This department is responsible for real and personal property assessment functions in the City of Linden, for ensuring that all property is fairly and equally assessed among all tax payers as required by Michigan Property tax laws, and for maintaining accurate assessment records.
What happens to the value of my property once it transfers ownership?
The purchase of your home may not greatly affect the assessed value of your new property (contrary to popular opinion). The local assessor may not come out and reassess your property after they find out that a transfer has taken place, and your property’s assessed value most likely WILL NOT automatically become 50% of what you paid for your property. What will happen, however, is still somewhat of a shock for some who are not aware of Proposal A 1994. Proposal A Informational Flyer
Section 211.27 a of the Michigan Compiled Law states: “Upon transfer of ownership of property after 1994, the property’s taxable value for the calendar year following the year of the transfer is the property’s assessed value of the calendar year following the transfer.”
What this means to you is that if you purchase your property this year, with a current assessed value of $53,400, and a taxable value of $48,200, in the year following the transfer you will be paying taxes on the new assessed value, which will include the market adjustment. That new assessed value will serve as your base for all of the future adjustments on both your assessed and taxable values. This is a process that is mandated by the State Tax Commission. Local assessors must abide by these regulations.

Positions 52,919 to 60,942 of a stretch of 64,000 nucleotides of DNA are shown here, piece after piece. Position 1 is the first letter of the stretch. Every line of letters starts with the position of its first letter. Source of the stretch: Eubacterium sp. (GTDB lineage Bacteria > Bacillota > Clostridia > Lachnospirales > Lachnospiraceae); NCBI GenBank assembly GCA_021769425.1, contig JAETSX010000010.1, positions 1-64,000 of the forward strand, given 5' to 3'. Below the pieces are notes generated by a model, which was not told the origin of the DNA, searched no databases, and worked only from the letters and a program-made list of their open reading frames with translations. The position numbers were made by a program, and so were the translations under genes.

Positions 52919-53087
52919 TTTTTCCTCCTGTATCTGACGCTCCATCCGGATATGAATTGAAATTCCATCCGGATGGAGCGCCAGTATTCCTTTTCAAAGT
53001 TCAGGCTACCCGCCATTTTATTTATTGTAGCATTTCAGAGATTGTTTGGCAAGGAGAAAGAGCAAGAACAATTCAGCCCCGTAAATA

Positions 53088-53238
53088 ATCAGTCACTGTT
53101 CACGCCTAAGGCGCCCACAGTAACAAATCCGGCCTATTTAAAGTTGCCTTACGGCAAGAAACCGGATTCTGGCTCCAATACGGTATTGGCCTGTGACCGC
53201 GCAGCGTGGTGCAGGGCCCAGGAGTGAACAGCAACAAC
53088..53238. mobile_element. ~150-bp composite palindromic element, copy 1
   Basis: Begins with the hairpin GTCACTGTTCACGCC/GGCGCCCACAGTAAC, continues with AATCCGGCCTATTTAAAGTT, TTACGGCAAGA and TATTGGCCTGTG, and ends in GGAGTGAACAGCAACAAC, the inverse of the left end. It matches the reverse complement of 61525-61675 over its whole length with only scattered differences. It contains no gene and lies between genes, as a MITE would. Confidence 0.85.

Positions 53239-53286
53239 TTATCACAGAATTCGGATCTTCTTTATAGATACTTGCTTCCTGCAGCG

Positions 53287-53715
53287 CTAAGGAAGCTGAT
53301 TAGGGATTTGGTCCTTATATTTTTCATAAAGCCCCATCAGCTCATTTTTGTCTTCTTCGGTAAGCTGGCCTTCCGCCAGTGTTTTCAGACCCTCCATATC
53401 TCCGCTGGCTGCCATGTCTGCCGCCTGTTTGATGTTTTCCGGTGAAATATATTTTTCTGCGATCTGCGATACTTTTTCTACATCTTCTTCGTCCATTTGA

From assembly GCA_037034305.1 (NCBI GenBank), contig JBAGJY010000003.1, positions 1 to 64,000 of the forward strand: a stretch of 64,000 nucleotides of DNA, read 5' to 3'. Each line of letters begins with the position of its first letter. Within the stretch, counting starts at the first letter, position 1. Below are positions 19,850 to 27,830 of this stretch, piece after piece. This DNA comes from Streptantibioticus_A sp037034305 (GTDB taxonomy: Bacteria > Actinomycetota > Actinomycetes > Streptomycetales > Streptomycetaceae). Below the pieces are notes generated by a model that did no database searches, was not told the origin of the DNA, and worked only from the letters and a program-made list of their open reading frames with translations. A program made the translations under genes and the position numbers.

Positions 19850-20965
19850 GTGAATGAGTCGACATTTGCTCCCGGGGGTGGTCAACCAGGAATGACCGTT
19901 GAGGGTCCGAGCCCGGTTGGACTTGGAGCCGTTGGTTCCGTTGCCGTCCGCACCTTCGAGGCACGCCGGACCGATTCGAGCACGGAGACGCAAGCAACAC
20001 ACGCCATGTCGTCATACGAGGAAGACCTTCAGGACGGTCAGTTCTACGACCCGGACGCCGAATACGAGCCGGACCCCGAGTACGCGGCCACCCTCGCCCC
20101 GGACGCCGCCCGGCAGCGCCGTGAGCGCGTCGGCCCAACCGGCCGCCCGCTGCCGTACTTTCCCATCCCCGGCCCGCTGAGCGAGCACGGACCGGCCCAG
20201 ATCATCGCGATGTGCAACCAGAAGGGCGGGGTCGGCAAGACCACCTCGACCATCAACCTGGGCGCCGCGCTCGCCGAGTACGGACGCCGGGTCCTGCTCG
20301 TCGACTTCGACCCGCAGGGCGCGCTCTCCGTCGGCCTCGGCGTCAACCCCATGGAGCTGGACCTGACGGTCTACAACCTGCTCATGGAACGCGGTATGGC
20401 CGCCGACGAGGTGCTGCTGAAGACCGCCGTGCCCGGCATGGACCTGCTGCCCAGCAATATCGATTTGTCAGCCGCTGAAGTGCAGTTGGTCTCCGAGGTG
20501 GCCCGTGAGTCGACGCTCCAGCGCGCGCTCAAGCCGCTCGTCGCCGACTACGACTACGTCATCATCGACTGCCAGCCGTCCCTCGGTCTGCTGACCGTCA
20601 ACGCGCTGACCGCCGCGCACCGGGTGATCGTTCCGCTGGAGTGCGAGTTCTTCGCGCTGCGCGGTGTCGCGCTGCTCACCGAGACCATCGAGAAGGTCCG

What is the Principal Residence Exemption Affidavit? (formerly the Homestead Exemption)
This affidavit allows you to claim an exemption of 18 mills on your school property taxes. To claim a PRE, complete the Affidavit and file it with your city of the year of the claim. A valid affidavit filed on or before June 1st allows an owner to receive a PRE on the current year summer and winter tax levy and subsequent tax levies so long as it remains the owner's principal residence. A valid affidavit filed after June 1st and on or before November 1st allows an owner to receive a PRE on the current winter tax levy and subsequent tax levies so long as it remains the owner's principal residence. You may claim an exemption for only ONE principal residence and for eligible agricultural property. All principal residence affidavits are ultimately filled with the State Tax Commission, who then verifies that each property owner is in fact only claiming one Principal Residence Exemption. An owner is ineligible to claim PRE if any of the disqualifying factors apply listed in MCL 22.7cc(3).
So how will you benefit from filing a Principal Residence Exemption Affidavit?
Here’s an example of what your taxes would be on a property with $50,000 taxable value which did not claim a principal residence exemption, compared to the same property WITH a principal residence exemption:
$50,000 Taxable Value
x 39.58 Principal residence Millage Rate
$1,979 Total Tax Bill for One Year
As you can see from this example, it is very beneficial to file a Principal Residence Affidavit for your principal property!
Where do you file a Principal Residence Exemption Affidavit?
A principal residence affidavit should be filed at City Hall for properties within Linden.
I own two homes in Michigan. For which home do I claim exemption?
Claim the exemption for the home you occupy as your principal residence.
Tonya Lall, MAAO (3), PPE
132 E. Broad St.
P.O. Box 507
Linden, MI 48451
Tel: (810) 735-7980
8:00 am – 12:00 pm
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